Another daughter, Paula, was born in 1997 to his longtime mistress, socialite Shari-Lea Hitchcock. In 2000 this affair became the subject of widespread media attention owing to a court case involving Ms Hitchcock and a nanny hired to look after her daughter. At the time, Pratt was accused of trying to pay hush money to the nanny who had launched legal action against Ms Hitchcock.
After a well-publicised battle with prostate cancer, Richard Pratt died at his Kew residence on 28 April 2009, the day after all charges against him had been dropped due to his ill-health.
He donated A$10 million every year through the Pratt Foundation to refugees, artists and others. The Foundation was established in 1978 by Jeanne and Richard Pratt as a vehicle for their philanthropy. During the 1980s and 1990s, the Pratts became known in Australia for funding the arts, medical research and higher education. Since then the Pratt family has donated about A$200 million to worthy causes.
Conviction for price fixing
The ACCC alleged "very serious contraventions" of the law and that these had been "carefully and deliberately concealed" by Visy senior executives. The ACCC counsel further stated:
"There can be no suggestion that Visy acted in ignorance of its obligations under the act"
and further added that the deliberate use of pre-paid mobile phones that could not be traced and the holding of meetings in private homes, motel rooms and suburban parks
"...provides a strong indication that Visy was fully aware that the conduct was illegal".
After more than a year of denials Pratt subsequently admitted his guilt, acknowledging he and his company, and "rival" company Amcor deliberately broke the law. Pratt was aggrieved by the criminal prosecution and its effect on his reputation, stating:
"I feel very angry—Visy is seen as Richard Pratt's company—there is a certain amount of character assassination for me personally because I am a tall poppy in the community; it's a big scalp (for the ACCC). My reputation is something I have been building for 50 years and so I am worried that the general public will now see me as a rich person who has made his money doing something that is wrong in the eyes of the law."
On 2 November 2007, Pratt and the Visy group received an A$36 million fine, representing both the largest fine in Australian history and an estimated 0.75% of the Pratt fortune. Federal Court judge Justice Heerey said Pratt and his senior executives were knowingly concerned in the cartel, which involved price fixing and market sharing. "This is the worst cartel to come before the courts in 30-plus years", Justice Heerey said. Additionally, customers of Visy initiated claims against Visy and Amcor, including a $120 million suit by Cadbury Schweppes against Amcor.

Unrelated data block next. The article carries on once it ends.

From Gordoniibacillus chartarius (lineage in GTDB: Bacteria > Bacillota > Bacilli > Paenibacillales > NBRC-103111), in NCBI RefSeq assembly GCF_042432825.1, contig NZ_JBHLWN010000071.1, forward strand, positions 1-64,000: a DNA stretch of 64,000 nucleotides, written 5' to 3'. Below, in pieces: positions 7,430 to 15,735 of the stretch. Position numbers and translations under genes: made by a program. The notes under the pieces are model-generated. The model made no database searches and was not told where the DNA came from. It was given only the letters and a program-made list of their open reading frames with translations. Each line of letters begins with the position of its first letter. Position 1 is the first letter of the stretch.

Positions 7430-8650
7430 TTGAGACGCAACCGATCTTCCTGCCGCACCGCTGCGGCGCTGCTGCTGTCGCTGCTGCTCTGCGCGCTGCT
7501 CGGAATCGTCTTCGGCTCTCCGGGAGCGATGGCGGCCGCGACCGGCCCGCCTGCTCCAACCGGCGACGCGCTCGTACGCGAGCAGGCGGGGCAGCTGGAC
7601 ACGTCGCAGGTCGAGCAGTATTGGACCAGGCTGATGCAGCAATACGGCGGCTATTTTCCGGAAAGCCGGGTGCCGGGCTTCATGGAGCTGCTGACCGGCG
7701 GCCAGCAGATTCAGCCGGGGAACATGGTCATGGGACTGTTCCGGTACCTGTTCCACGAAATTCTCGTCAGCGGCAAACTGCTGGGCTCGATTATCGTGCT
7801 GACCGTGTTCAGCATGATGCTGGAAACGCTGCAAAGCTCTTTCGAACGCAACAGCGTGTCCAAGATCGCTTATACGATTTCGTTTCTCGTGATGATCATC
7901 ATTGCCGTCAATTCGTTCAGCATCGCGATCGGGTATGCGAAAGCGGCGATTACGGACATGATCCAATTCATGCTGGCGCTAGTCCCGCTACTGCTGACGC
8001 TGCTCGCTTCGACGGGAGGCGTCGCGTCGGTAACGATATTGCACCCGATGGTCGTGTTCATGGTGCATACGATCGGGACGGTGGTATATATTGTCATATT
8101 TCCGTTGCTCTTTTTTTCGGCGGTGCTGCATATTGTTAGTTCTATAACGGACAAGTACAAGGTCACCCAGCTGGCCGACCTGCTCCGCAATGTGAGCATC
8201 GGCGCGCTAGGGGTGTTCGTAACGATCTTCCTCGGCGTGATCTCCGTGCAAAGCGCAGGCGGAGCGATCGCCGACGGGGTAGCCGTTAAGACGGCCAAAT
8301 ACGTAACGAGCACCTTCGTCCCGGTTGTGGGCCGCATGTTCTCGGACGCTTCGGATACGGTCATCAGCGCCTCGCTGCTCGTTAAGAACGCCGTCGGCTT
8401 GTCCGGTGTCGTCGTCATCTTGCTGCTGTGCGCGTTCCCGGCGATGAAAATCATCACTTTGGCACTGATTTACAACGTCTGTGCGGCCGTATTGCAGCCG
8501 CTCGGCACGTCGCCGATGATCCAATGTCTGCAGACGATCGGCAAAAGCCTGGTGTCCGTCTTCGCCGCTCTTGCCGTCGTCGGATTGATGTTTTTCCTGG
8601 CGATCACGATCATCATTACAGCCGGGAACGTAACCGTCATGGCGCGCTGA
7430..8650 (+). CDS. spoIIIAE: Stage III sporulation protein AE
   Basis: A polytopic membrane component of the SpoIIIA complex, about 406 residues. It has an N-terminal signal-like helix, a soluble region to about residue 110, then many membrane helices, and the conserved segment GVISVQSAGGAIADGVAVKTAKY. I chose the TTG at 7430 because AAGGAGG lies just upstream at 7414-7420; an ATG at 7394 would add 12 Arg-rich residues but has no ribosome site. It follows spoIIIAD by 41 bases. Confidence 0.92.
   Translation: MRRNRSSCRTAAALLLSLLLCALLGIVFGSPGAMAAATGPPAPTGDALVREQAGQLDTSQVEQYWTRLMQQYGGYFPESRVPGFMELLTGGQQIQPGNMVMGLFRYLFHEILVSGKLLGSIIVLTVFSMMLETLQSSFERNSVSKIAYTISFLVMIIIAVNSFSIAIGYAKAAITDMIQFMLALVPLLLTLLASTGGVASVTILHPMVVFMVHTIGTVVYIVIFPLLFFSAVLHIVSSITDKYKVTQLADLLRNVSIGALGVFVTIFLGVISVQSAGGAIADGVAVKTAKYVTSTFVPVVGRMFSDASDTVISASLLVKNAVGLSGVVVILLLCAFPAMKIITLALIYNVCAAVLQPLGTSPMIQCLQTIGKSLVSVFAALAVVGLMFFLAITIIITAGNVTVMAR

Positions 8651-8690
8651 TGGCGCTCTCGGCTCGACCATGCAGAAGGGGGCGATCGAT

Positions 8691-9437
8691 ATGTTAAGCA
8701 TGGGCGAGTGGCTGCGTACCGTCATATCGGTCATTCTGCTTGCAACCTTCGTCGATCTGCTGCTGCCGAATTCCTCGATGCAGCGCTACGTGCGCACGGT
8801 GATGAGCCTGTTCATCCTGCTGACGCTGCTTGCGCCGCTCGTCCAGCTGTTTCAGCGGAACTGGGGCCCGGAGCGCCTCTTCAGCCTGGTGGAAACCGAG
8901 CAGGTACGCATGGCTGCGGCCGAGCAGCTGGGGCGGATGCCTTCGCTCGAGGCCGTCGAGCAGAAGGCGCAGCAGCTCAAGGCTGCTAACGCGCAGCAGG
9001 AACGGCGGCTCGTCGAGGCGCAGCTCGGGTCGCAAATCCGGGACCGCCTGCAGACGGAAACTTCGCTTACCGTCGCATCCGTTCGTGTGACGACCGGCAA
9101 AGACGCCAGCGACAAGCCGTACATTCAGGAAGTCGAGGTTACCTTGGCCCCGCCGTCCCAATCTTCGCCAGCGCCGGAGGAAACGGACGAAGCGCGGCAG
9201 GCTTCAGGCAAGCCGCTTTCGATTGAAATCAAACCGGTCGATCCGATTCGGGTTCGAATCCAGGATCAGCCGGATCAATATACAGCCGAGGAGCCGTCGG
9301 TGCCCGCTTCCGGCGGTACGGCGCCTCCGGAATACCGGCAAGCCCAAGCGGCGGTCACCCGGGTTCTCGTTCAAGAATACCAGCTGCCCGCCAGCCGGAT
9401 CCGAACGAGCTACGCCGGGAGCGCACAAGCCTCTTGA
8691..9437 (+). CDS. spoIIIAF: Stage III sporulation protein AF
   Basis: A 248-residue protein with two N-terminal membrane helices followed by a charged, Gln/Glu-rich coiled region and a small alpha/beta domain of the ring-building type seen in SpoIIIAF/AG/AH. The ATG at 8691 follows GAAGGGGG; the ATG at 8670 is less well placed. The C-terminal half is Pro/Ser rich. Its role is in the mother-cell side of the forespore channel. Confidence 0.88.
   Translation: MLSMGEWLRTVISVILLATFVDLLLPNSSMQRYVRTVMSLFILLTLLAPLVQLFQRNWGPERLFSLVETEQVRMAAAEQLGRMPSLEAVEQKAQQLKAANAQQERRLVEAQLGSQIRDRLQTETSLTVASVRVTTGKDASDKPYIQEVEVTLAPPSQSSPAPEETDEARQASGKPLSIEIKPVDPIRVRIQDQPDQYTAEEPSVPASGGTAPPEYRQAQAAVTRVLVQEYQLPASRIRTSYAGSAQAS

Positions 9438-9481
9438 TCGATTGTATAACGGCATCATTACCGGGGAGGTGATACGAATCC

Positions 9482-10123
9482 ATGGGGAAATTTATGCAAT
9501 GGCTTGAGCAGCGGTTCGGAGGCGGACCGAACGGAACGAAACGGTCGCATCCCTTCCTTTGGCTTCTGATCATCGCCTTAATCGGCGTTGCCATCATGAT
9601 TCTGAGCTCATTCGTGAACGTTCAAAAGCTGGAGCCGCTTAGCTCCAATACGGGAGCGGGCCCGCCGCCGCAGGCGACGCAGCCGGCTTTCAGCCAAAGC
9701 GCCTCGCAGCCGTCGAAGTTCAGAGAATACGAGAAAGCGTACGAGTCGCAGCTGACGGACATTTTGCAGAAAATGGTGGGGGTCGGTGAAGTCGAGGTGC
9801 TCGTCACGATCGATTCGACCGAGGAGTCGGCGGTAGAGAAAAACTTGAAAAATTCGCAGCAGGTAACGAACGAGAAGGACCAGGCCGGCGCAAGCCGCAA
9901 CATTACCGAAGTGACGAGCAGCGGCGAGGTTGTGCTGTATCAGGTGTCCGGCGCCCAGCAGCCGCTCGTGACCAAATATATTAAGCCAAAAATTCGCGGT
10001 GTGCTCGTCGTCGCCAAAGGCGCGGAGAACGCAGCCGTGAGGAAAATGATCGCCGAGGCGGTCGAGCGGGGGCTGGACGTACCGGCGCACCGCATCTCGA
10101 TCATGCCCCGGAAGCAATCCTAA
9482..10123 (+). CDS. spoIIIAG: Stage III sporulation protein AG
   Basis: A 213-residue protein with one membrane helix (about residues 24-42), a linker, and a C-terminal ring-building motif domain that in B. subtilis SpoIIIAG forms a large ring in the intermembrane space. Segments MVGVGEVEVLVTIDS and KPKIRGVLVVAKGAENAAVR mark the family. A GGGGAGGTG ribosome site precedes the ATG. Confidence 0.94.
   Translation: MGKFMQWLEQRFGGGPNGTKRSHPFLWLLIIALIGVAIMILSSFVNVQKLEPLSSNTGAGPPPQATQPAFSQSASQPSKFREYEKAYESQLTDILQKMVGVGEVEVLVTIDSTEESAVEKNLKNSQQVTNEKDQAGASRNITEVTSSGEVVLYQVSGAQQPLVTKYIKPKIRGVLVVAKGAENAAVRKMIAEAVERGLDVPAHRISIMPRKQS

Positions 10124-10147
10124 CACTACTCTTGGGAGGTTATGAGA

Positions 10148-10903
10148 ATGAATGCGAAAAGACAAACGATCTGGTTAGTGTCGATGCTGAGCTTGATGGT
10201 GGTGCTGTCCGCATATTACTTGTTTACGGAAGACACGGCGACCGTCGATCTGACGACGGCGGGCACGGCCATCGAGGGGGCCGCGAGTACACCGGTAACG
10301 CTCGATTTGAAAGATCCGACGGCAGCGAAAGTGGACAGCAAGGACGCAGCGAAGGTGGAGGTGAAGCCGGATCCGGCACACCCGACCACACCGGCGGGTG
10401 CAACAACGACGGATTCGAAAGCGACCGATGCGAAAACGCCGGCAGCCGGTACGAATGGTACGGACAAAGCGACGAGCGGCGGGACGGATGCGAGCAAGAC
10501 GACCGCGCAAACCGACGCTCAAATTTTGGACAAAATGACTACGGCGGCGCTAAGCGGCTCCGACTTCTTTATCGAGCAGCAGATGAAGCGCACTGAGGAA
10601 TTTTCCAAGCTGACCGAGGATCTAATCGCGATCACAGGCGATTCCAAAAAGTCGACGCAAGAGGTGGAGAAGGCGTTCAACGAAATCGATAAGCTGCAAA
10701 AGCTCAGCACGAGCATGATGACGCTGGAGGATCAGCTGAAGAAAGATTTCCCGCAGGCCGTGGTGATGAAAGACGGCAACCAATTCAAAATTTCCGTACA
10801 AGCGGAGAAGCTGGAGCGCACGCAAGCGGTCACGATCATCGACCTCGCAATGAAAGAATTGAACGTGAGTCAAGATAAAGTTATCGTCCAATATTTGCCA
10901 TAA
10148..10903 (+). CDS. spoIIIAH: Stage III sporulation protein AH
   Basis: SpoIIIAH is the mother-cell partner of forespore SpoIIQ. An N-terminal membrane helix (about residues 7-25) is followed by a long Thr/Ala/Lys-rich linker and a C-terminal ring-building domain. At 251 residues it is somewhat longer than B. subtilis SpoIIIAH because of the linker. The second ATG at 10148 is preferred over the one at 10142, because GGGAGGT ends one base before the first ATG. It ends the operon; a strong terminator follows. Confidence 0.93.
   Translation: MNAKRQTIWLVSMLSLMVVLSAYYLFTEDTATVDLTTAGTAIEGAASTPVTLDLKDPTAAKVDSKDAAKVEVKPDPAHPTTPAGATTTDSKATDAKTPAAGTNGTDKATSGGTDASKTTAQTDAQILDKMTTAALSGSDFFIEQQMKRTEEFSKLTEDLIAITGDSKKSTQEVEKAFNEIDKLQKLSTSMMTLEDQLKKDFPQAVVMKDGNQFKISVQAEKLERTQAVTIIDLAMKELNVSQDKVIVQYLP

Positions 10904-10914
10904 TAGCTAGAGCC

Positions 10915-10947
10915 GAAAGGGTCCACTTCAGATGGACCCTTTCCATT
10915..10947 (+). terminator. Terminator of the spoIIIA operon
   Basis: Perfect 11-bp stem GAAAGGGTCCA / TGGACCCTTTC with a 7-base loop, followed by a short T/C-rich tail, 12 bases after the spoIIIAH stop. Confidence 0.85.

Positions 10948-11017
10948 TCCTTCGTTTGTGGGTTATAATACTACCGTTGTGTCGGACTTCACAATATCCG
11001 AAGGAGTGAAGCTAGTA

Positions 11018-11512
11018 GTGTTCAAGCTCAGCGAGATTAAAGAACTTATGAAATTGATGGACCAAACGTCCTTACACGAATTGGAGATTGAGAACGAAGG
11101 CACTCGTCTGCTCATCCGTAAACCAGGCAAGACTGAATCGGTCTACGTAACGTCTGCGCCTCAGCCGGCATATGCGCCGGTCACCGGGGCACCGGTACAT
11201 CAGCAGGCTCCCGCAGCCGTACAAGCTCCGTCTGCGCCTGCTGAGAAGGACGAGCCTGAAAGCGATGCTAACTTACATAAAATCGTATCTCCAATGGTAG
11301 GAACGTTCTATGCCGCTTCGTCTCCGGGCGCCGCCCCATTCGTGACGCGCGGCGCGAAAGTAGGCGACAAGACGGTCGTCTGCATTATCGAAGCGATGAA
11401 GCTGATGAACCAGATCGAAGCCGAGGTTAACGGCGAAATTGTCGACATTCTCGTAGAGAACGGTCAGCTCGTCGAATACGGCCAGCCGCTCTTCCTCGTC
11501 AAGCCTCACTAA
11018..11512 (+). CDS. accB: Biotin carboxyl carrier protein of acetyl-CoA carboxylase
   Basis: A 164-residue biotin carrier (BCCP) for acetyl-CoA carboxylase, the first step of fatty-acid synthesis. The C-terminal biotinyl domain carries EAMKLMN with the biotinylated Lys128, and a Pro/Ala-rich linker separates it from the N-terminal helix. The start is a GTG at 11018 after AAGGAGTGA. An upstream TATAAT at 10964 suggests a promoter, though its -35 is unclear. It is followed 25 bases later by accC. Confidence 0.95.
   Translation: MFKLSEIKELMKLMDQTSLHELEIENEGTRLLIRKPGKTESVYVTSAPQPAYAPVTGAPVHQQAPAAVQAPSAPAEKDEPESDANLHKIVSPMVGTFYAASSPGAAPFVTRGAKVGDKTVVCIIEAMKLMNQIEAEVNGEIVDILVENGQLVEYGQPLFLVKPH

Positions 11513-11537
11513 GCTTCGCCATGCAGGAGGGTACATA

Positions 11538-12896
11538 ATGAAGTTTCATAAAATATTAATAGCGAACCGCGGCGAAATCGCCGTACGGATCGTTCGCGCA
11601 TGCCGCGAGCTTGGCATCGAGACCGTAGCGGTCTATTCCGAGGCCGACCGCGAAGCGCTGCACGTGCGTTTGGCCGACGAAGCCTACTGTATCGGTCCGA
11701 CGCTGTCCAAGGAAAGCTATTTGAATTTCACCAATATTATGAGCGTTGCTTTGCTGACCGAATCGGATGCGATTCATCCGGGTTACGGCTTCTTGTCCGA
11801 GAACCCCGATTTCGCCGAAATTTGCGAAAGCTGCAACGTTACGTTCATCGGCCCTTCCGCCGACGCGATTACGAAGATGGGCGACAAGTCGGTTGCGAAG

Criminal prosecution for impropriety
On 19 June 2008, Pratt was charged with lying about his knowledge of a price-fixing scandal. Pratt had been facing four separate charges under Section 5 of the Act, the penalty for each charge ranges from a fine of $2,200 to 12 months' jail.
On 27 April 2009, this criminal prosecution of Pratt for charges of impropriety (lying to the ACCC during its successful investigation into the Visy/Amcor price fixing scandal) were abandoned on account of his poor health and impending death. However, Commonwealth Prosecutor Mark Dean SC told the Federal Court the Commonwealth Director of Public Prosecutions (CDPP) believed the prosecution would have succeeded. Pratt died the following day.
Pratt was appointed an Officer of the Order of Australia (AO) in 1985, and a Companion of the Order (AC) in 1998. Jeanne Pratt is also an AC recipient. However, he returned his awards in February 2008 after he was fined $36 million for price fixing.
On 16 May 2007, he was awarded the Woodrow Wilson Medal for Corporate Citizenship. This is given to executives who "by their examples and their business practices, have shown a deep concern for the common good beyond the bottom line. They are at the forefront of the idea that private firms should be good citizens in their own neighborhoods and in the world at large".
In April 2010, to mark the first anniversary of his death, the inaugural Richard Pratt Memorial Oration was delivered at the University of Melbourne by the president of the Hebrew University of Jerusalem, Professor Menahem Ben-Sasson. During the oration, Pratt was posthumously awarded an honorary Doctorate of Philosophy from Hebrew University.